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I dare you to truly visualize a story

To get your child into the mindset of writing, he or she must first visualize a story. You can plant a seed for a theme or idea or character to write about, but the words will ultimately come from the one who can imagine the plot and characters. How does a parent go about instilling this complex skill into a twelve year old?

Naturally, the first step would be to avoid unnecessary distractions. TV off, iPod off, full tummy, and no friends playing outside within earshot.

OK, next we plant the seed and urge the child to jot down major moments in the story, without giving it all away, of course.

Some talented parents get inspiration from their own kids and create e-books like those found at Charlies Child Book Club.

Next, you take a look and ask basic questions about each major moment while having the child take notes of what he or she is thinking of. Now, refine your questions by asking about things like colour, taste, the wind...

Here we are activating the child's senses and connecting them to the story. To imagine a feeling of cold is to relive a similar memory.

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Basically, that is how much of our imagination works. When we visualize a story, we are recalling memories of similar emotions, physical changes, sights and sounds. Although it is quite automatic, it is the connecting of these images in a conscious, productive way that enables one to see a story unfold.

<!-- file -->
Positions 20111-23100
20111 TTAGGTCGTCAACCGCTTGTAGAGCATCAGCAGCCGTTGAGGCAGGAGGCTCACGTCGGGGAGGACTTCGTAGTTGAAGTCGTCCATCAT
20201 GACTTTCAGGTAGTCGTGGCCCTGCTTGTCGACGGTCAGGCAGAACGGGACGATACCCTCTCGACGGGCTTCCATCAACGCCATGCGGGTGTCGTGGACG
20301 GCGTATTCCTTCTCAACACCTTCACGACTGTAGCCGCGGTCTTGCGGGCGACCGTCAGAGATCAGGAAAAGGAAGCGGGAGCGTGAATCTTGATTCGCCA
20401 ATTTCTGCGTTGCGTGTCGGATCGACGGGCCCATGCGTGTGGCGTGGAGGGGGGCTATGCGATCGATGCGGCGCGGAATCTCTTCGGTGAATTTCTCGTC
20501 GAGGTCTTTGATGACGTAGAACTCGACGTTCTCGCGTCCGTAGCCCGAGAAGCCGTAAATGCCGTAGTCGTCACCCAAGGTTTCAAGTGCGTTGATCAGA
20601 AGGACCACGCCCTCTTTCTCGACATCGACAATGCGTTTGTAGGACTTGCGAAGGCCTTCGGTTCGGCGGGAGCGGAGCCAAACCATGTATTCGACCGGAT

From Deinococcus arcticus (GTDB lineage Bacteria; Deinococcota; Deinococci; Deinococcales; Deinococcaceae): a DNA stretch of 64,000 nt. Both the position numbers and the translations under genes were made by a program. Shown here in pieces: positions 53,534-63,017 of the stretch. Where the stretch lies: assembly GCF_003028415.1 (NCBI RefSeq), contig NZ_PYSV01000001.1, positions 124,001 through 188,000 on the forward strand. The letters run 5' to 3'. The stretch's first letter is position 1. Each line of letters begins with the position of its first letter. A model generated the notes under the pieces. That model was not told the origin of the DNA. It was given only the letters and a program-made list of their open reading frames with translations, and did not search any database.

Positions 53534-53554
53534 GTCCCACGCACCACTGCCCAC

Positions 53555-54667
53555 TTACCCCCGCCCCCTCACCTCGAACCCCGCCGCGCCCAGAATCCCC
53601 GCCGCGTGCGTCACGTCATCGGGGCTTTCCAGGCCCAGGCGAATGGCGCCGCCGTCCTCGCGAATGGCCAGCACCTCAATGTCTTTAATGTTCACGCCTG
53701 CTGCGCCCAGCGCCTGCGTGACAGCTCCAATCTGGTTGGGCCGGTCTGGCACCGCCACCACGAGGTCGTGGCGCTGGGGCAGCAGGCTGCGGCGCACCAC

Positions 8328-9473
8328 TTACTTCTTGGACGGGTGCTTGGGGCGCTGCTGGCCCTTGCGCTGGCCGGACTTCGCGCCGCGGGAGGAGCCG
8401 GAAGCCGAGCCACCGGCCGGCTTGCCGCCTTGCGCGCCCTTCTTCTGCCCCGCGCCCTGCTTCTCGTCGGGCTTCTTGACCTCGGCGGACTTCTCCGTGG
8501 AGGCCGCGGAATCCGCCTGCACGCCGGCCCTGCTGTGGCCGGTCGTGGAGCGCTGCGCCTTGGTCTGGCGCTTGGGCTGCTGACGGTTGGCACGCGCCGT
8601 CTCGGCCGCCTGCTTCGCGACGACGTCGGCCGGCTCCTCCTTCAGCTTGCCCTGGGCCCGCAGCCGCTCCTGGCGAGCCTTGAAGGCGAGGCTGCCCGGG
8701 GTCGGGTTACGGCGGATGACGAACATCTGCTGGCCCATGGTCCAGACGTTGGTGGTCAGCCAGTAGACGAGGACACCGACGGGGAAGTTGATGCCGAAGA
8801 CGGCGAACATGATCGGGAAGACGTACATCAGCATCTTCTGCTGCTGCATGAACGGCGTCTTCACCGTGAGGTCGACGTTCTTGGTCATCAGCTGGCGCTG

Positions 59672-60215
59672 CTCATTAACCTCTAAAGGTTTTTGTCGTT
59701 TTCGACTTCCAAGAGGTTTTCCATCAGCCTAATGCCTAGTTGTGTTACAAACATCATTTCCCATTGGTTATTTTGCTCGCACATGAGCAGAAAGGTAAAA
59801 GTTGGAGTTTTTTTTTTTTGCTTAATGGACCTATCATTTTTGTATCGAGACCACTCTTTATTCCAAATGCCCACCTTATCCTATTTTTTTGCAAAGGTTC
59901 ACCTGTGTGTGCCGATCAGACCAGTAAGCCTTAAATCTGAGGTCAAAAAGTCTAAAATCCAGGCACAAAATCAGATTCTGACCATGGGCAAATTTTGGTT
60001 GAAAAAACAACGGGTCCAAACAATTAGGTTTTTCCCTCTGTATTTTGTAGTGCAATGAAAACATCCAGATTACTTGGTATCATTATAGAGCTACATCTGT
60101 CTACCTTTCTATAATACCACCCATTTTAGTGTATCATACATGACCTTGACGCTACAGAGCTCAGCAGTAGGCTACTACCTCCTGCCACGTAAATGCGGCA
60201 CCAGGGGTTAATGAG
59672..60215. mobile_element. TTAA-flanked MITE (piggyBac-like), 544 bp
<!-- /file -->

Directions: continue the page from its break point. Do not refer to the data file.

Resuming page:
Dreams and hallucinations are loosely based on images you have experienced in the past or just the previous day, but your mind has a neat way of twisting the images out of reality.

Some writers, judging by various science fiction and horror movies, have a prolific talent for this. What they see is transcribed onto paper, while the translation of that, by movie directors and animation designers, completes the cycle. The results can be terrifying, breath-taking or both.

Our final step before letting the little writer loose is to promote continuity from one major moment, or scene, to the next. A novelist can bounce around, mixing up scenes, but this would not do for someone just learning. Your child will not be able to get reasonable feedback and support if the story is totally disconnected. Have the child talk through one scene and onto the next, to himself, and verify to you that the steps, or transitions, make sense.

You're on your way to having your child visualize a story in his or her imagination, using the senses, memory and an attention to flow and consistentcy. Well done.

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